> Educated STEM people usually have a strong devotion to science, but science very often fails at revealing the truth

The article criticizes journalism for not properly reflecting science and scientific opinion, so it implicitly accepts science as the gold standard. I think the lesson is that there's more demand for scientific novelty and certainty than science itself can satisfy, so science journalism focuses on the conjecture, controversy, preliminary results, and premature conclusions that arise in the practice of science instead of focusing on the emergence of consensus among scientists. The job of a science journalist like Tara Parker-Pope or a pop science author/advocate like Gary Taubes is akin to the job of a prosecuting attorney: to tell a single story as compellingly as possible. The article is about cases where journalists succeed in telling a simple, intuitive, compelling story while science itself is telling a collection of messy, incomplete, counter-intuitive, and/or contradictory stories.

I know many "educated STEM people," but I don't know anybody who does any significant reading of scientific literature outside their field. I've read a lot of abstracts (and a few articles, when they're available) while trying to look one layer deeper than the news, but I don't have the background to understand a lot of what I read, and I've never gone to the library and reviewed dozens of related papers to get context for the paper I'm reading, like a real scientist would. Virtually every vote and consumer choice influenced by science is influenced through news media, science journalism, or classroom education, not by direct exposure to the work of practicing scientists.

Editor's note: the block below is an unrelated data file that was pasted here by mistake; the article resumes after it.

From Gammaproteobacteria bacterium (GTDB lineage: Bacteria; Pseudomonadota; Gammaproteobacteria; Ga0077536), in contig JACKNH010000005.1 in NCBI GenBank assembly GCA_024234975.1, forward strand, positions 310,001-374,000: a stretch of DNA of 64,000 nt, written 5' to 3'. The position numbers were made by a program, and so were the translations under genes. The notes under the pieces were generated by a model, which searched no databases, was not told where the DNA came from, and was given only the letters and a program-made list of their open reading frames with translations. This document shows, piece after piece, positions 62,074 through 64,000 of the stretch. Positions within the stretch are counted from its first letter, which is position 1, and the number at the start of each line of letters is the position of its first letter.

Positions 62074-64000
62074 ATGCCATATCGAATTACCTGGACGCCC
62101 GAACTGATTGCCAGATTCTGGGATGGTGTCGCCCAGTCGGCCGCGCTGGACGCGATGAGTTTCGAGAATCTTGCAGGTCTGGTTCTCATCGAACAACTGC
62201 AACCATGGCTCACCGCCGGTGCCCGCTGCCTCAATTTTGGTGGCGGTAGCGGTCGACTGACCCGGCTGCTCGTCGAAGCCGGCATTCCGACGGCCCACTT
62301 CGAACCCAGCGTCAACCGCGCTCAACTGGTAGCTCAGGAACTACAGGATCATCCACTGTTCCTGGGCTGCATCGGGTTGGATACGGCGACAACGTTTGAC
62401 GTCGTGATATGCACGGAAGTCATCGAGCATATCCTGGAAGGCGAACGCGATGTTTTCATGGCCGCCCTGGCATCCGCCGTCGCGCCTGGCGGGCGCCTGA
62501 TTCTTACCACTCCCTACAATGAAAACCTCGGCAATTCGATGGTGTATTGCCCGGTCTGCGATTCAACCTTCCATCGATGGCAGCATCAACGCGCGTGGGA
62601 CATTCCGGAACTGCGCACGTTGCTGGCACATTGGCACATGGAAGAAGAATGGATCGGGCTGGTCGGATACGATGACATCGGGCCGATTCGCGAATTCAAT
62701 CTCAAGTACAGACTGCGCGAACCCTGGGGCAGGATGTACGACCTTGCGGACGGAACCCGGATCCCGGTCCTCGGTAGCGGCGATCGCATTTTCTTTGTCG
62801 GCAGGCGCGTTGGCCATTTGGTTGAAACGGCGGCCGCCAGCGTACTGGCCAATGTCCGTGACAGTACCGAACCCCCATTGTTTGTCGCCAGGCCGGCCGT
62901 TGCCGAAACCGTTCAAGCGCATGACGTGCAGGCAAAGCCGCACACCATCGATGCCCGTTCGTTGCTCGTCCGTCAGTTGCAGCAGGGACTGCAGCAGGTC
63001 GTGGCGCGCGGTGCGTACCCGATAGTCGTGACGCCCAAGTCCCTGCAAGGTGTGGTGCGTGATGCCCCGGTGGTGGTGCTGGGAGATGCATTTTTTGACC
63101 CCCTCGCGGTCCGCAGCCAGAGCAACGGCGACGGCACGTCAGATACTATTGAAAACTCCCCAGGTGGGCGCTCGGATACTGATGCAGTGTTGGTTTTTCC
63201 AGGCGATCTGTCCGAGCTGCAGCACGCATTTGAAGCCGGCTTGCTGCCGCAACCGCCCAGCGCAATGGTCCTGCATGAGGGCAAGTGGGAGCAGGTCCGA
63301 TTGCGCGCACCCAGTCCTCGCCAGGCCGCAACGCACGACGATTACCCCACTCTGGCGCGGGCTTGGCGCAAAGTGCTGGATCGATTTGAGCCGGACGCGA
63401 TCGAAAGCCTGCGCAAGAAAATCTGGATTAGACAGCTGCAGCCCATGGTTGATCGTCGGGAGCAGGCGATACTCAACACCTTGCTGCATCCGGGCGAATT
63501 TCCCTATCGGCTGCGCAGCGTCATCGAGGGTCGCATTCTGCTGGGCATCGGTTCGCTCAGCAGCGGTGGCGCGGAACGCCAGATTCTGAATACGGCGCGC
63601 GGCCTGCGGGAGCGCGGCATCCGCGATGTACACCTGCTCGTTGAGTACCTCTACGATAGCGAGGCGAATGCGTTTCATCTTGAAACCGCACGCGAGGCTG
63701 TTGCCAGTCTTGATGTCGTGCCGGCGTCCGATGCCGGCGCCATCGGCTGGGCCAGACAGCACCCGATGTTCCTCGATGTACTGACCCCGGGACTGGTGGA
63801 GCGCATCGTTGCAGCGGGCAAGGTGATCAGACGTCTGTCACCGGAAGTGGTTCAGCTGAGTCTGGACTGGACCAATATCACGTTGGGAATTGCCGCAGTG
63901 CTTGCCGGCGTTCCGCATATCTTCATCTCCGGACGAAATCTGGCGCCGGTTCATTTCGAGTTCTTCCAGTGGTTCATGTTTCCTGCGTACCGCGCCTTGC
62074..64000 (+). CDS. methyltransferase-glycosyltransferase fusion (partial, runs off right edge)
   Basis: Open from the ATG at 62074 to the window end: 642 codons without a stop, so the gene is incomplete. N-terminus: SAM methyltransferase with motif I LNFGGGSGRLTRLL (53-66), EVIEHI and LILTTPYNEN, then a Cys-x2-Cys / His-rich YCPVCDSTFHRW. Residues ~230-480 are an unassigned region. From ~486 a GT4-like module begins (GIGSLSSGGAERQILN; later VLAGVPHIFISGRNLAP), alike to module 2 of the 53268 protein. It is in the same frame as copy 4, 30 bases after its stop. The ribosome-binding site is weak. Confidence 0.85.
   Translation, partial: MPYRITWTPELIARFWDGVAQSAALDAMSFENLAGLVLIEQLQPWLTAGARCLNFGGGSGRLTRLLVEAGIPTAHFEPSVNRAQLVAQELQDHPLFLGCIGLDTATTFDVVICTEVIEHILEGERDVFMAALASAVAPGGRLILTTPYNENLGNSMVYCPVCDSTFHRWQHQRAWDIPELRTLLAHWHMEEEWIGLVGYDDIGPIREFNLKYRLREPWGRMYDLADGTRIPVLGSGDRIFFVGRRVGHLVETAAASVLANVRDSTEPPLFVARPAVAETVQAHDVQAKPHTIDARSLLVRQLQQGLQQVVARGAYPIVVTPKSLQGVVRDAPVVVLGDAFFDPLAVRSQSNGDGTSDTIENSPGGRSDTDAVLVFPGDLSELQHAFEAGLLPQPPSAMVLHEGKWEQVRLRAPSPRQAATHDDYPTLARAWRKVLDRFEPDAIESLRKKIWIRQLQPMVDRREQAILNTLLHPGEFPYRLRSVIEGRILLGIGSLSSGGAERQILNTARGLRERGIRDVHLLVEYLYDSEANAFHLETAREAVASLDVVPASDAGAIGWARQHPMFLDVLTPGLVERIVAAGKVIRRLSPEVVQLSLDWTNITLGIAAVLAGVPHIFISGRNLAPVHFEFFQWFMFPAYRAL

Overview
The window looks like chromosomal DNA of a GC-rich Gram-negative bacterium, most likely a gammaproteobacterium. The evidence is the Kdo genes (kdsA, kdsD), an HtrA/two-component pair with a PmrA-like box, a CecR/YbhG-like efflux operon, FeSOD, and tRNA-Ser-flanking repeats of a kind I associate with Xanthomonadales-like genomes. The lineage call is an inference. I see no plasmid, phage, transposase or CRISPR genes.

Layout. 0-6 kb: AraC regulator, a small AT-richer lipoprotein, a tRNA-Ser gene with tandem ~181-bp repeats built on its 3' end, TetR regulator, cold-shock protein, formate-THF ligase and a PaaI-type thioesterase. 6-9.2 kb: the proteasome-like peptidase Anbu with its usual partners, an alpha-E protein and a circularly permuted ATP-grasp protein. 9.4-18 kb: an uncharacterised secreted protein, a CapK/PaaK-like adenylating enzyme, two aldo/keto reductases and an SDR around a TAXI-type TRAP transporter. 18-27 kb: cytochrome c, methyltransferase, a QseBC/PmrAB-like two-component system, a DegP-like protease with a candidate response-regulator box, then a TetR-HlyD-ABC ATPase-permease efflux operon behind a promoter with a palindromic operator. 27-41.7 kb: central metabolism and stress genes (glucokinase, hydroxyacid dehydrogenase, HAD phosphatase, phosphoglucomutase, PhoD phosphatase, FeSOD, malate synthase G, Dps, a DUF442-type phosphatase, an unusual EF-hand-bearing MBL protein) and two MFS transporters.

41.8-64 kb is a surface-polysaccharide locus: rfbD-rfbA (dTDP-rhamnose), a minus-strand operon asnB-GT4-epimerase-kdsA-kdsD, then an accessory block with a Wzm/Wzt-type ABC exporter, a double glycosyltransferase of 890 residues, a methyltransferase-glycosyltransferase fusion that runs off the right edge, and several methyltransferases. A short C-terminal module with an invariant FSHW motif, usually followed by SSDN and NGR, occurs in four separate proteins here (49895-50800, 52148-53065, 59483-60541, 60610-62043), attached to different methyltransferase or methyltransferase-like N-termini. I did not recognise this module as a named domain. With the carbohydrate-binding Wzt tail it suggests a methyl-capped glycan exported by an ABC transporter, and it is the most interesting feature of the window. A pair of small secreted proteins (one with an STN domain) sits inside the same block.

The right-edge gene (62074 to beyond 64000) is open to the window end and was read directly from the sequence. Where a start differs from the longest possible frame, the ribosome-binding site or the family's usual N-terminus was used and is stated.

I think you missed the second half of the article.


The article is about "How personal-health journalism ignores the fundamental pitfalls baked into all scientific research." The second half of the article is about biases that influence individual scientists and journals. Scientists acknowledge such factors and do their best, within the limits of their own bias, to take all limiting factors into account when evaluating research. Where the influence of the scientific community coincides, you can expect to see bias shared by all scientists, and where powerful institutions can unduly sway community opinion, bias will bubble up into the community consensus, but scientific consensus is still much more reliable than the results of individual papers or the opinions of individual scientists, because the interests of individual scientists vary and often compete. The article makes the point that journalism should take skepticism within the scientific community about specific claims more seriously and could serve as an outside critical perspective on science, but in fact reads the scientific literature more naively than scientists themselves do.


Ben Goldacre's recent book "Bad Pharma" is all about how easy it is for pharmaceutical research to go astray (and/or be led astray). I would recommend it for anyone interested in the details of this thorny subject.


If a p-value of .05 means a study's results are significant, then 20% of studies will arrive at an incorrect conclusion through chance! If counterintuitive conclusions make interesting articles, but negative results are somewhat boring even to professional scientists, is it any real surprise that the end result is a steady stream of dubious advice?

This argument was shamelessly paraphrased from XKCD [1].

[1] http://xkcd.com/882/